Hate and Guns … a Deadly Mixture

In the late 1980’s, my family lived in Newtown, Connecticut. Our kids were little, the same age as the youngsters who several years later were killed by an individual with semi-automatic weapons, and clearly impacted by mental illness. I thought then that the only good that could come out of such an unspeakable tragedy would be that the nation would rise up as one and say “enough.”

Sadly and now bookmarked by the most recent tragedy in Charleston, the nation has not moved on the issue of guns in America. Nine more lives have been taken, no doubt hate, race, mental illness, will be cited as root causes, but here, as in so many other massacres, the instrument of death is a concealed weapon.

We now live and work in Philadelphia. It is the unusual week when the news does not report a shooting. The crimes may not attract national attention, as we are growing numb as a society to the deaths that bluntly we have come to accept as “normal”. Random acts of violence, the killing of young men, domestic violence, crime induced gun use … the list goes on.

In Charleston, the issue of race also rears itself as an issue in the streets of Philadelphia, and across the nation. The combination of hate and guns breeds a particularly deadly mixture, one whose cup too many drink out of with destructive consequences, and too often, the victims are disproportionally Africa Americans.

No other industrialized country in the world has the gun violence that we have here in America. The President spoke with clarity the obvious: “At some point we as a country will have to reckon with the fact that this type of mass killing does not happen in other advanced countries”. Not just mass killing, but the same can be said for the one-on one-shootings that occur every day in our streets. No other advanced country. The difference is gun ownership.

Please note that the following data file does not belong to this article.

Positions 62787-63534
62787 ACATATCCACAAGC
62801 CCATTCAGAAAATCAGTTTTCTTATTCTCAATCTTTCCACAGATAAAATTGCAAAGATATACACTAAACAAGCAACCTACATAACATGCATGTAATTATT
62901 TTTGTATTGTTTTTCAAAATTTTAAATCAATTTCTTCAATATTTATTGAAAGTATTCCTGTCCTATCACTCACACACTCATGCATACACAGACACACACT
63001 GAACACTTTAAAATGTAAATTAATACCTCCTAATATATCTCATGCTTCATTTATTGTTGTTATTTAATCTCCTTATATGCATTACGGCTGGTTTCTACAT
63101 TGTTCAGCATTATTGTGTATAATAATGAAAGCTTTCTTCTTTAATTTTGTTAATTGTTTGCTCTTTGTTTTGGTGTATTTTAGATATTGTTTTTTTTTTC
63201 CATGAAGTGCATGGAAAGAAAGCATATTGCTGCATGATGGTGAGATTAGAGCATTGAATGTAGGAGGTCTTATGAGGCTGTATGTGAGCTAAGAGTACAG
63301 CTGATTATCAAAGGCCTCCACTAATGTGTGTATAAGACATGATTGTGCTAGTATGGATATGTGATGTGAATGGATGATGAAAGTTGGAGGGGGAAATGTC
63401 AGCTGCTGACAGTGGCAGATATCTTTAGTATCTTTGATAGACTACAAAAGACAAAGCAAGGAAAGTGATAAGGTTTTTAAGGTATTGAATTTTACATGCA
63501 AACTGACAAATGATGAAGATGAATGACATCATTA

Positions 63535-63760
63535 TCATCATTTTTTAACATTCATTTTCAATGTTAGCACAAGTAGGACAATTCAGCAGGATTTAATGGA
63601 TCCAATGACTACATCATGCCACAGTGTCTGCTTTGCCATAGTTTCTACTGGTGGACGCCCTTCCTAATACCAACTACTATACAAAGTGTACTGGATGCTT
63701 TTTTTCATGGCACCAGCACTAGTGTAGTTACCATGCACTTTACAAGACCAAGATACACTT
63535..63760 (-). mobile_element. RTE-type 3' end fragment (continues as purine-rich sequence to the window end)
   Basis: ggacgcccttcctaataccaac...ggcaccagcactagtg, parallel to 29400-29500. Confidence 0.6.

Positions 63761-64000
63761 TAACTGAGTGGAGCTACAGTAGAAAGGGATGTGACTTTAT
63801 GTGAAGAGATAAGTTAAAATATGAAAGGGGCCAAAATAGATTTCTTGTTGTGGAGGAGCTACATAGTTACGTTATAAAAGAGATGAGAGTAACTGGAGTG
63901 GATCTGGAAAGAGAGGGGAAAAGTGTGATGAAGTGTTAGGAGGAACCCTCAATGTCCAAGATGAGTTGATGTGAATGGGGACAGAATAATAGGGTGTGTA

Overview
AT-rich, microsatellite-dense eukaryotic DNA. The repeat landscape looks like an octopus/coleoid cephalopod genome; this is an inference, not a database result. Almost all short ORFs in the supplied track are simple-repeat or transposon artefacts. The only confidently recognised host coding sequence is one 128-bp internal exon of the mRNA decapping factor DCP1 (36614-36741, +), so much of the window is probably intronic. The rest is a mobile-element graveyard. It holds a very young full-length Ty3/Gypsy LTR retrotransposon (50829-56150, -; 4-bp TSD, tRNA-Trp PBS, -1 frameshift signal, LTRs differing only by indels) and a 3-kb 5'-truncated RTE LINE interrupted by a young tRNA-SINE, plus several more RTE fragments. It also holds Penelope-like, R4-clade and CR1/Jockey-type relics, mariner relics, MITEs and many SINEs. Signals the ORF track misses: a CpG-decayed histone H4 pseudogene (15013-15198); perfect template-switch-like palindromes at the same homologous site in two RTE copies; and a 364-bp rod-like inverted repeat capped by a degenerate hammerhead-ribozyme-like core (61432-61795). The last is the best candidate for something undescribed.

If Newtown could not get the national attention, I suspect the events in Charleston will not move the needle either. What is it going to take if little kids and members of a prayer group being gunned down are found to be not enough reason or example to change the law?

Let me ask you: If it were your child or your brother or sister or spouse, would you feel differently? None of us are that far away from being touched. I get the Constitution, I just don’t think the Founding Fathers anticipated this when they spoke of the right to bear arms.

Are you going to wait until it impacts you personally or are you going to call for change? When are we going to stop counting votes, and start saving lives?

Are you willing to leave the comfort of your home and confront the issue on the streets of our inner city and care as much for the safety of a stranger as your own family? Are you willing to do the uncomfortable to save lives of people you may not know? I just hope that Charleston does not become one more city on a tragic list. And that is up to us.